Impact of the Evolution of the Internet on Enterprise Bandwidth Control and Management

How did the bandwidth controllers evolve?The founders of the Internet (a few of whom I had the privilege to meet in person and be collaborate with on common projects) designed the Internet protocol with only a few simple, yet powerful principles in mind. Not knowing the future, these founders utilized robustness and minimalistic design themes to minimize limitations on future applications, while incorporating enough structure to avoid the skeleton of the Internet becoming brittle. Several decades later, with an unlimited list of applications riding on the Internet today, several important questions arise. How do these applications flow through the transport protocols of the Internet? How do they interact with the other applications and the dynamic changing conditions of the Internet? How can these interactions be measured, monitored, and controlled within a complex enterprise IT infrastructure to optimize the end-user experience? How can enterprises successfully implement their bandwidth control strategies in the ever-changing Internet.

These answers are not straightforward, however, keeping the same simplistic design principles, one can come up with bandwidth management guidelines and therefore design bandwidth managers that can keep applications under control and provide the required QoS (Quality of Service) that their end users demand.

One key principle of TCP/IP, the primary transport protocol that carries a majority of the data over the Internet, is to optimize bandwidth utilization and be fair to other applications that also use TCP/IP (or similar TCP friendly protocols). The idea is to let flows fill up the available bandwidth and yet make them share the limited resource with other flows fairly. This works close to perfectly as long as all applications agree to abide with the TCP friendliness rules and back off if they go beyond their fair share of bandwidth usage. In reality, because of what happened over the years with custom tweaking of the transport protocols and the IP protocol, the playing field became skewed in favor of some flows that were not TCP friendly.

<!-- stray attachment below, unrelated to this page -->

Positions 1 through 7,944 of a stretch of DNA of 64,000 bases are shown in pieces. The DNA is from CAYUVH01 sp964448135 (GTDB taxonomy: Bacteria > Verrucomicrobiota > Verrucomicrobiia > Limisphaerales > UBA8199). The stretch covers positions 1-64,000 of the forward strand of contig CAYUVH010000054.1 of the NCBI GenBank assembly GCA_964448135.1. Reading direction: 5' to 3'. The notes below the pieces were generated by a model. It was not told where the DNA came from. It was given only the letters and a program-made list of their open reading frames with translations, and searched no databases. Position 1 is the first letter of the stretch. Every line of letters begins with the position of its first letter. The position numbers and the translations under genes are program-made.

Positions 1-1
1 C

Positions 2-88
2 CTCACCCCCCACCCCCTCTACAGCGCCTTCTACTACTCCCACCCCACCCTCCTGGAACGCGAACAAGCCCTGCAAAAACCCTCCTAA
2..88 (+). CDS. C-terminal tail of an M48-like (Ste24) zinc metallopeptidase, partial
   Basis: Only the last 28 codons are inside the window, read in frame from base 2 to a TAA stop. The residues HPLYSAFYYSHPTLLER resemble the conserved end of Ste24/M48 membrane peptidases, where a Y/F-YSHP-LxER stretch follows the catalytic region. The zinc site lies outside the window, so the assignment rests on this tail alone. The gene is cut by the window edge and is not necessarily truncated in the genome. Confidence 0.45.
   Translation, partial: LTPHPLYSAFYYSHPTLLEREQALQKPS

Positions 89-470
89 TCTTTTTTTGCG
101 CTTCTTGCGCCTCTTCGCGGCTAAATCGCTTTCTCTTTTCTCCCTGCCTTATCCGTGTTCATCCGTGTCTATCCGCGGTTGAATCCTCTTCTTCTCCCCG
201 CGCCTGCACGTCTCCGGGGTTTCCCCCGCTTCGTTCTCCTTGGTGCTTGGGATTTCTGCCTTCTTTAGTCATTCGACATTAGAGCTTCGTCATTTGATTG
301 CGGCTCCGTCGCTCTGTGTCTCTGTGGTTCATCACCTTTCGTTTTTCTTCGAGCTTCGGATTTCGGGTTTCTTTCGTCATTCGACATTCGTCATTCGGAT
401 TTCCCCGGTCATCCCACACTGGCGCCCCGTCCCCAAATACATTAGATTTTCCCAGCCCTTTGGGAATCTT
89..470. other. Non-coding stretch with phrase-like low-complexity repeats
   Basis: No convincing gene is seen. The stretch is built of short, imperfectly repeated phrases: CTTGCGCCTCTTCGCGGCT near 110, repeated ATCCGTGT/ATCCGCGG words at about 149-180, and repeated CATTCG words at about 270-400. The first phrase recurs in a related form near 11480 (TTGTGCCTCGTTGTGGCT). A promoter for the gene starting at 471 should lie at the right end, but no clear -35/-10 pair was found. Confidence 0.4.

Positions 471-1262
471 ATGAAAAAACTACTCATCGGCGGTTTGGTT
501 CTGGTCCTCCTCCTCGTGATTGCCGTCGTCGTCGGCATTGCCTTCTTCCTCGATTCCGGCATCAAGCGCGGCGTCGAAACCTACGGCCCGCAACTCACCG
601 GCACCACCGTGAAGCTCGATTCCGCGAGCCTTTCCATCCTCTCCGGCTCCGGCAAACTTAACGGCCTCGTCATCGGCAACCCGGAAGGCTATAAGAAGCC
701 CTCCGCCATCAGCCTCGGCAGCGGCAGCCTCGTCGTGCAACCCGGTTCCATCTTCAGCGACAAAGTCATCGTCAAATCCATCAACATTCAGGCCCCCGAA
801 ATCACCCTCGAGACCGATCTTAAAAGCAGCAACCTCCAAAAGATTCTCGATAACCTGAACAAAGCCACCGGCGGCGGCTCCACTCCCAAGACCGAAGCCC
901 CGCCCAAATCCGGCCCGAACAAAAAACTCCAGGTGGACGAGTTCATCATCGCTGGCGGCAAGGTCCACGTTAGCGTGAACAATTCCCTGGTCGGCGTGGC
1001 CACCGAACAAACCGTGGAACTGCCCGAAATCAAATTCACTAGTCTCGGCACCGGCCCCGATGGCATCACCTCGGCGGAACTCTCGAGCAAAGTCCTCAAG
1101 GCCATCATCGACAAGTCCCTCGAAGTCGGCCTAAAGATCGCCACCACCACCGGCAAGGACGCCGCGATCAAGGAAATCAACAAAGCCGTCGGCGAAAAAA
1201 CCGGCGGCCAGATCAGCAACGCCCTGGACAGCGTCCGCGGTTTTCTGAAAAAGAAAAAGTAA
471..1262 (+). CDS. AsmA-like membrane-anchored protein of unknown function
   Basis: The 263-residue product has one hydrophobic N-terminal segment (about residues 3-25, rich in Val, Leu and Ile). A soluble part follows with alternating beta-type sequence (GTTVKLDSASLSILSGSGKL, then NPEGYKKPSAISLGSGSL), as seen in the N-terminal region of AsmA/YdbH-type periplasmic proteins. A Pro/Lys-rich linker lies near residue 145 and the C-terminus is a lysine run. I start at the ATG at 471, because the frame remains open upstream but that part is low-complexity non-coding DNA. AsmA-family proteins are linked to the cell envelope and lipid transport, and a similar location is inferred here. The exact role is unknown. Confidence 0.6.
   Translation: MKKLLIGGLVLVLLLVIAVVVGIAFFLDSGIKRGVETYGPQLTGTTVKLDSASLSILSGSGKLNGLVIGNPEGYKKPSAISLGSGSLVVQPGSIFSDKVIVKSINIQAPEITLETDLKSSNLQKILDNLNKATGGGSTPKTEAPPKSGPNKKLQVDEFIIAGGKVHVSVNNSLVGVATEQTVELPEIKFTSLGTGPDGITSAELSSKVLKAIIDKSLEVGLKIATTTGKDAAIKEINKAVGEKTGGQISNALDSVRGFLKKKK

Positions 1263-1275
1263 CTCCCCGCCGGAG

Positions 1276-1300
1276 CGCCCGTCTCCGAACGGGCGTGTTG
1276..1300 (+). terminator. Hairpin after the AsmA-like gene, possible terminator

As an example, the use of the TOS (Type of Service) bit of the header forces routers to give priority to higher-importance packets. Similarly, other types of protocols, unlike TCP (such as UDP), may avoid flow control altogether and rely on the application layer for that application to achieve flow control and TCP friendliness. In some cases, the favoring of one flow might be desired, but in general, the negligence of those design principles by some application developers created applications that don’t behave nicely with other flows. Compound this with the Telcos trying to take bandwidth management in their own hands (dropping / filtering certain types of traffic – also related to the infamous net neutrality discussion) and we ended up in a network soup that has so many ingredients and so many flows that simply don’t play nice with other flows, if there isn’t a cook (bandwidth controller). This created the need for specialized solutions, namely bandwidth controlling solutions.

In other words, bandwidth managers within a corporate network became a necessity in the presence of applications that use protocols other than TCP, that partially or completely ignore the TCP friendliness principles, as well as traffic that has higher QoS requirements and therefore interacts with other flows in different ways.

A good first step is to understand what types of flows are running on your network so that the flows that don’t belong to the network can be weeded out. Most bandwidth management solutions will have this capability to provide you some level of visibility – after all, you cannot manage what you can’t measure. Once you have the capability to filter the flows into specific buckets of traffic types, your bandwidth manager should have the capability to block, traffic shape, limit, and carve out QoS and bandwidth guarantees within the existing total IP pipe. The modern WAN virtualization and SD-WAN¬†approaches will provide the most effective implementations of corporate WANs and of their bandwidth management.

Being able to block traffic is a fundamental component of firewalls and can be done in various simple or more sophisticated ways. Grooming the available bandwidth, i.e. traffic shaping, is crucial and needs to be done in a dynamic manner. In other words, if there is available bandwidth, no application should be punished unnecessarily. If however, there are other more important flows (described by your configuration within the bandwidth manager), the bandwidth controller should dynamically and adaptively limit the flow that was taking more resources than its fair share. A simple example is an implementation of limiting the maximum rate of a file download as soon as real-time traffic (such as VoIP) shows up in the network. When there is no real-time traffic, however, that file download should not be limited unnecessarily.

Fortunately, these type of adaptive and dynamic bandwidth managers are available today. WAN Virtualization devices, such as Broadband Bonding devices, incorporate these features and provide in-depth control of the bandwidth and more importantly, control of the flows that are competing for the limited bandwidth resources.

Cahit Akin, CEO, Mushroom Networks, Inc.

Mushroom Networks is the provider of SD-WAN (Software Defined WAN) and NFV solutions capable of Broadband Bonding that enables self-healing WAN networks that route around network problems such as latency, jitter and packet loss.


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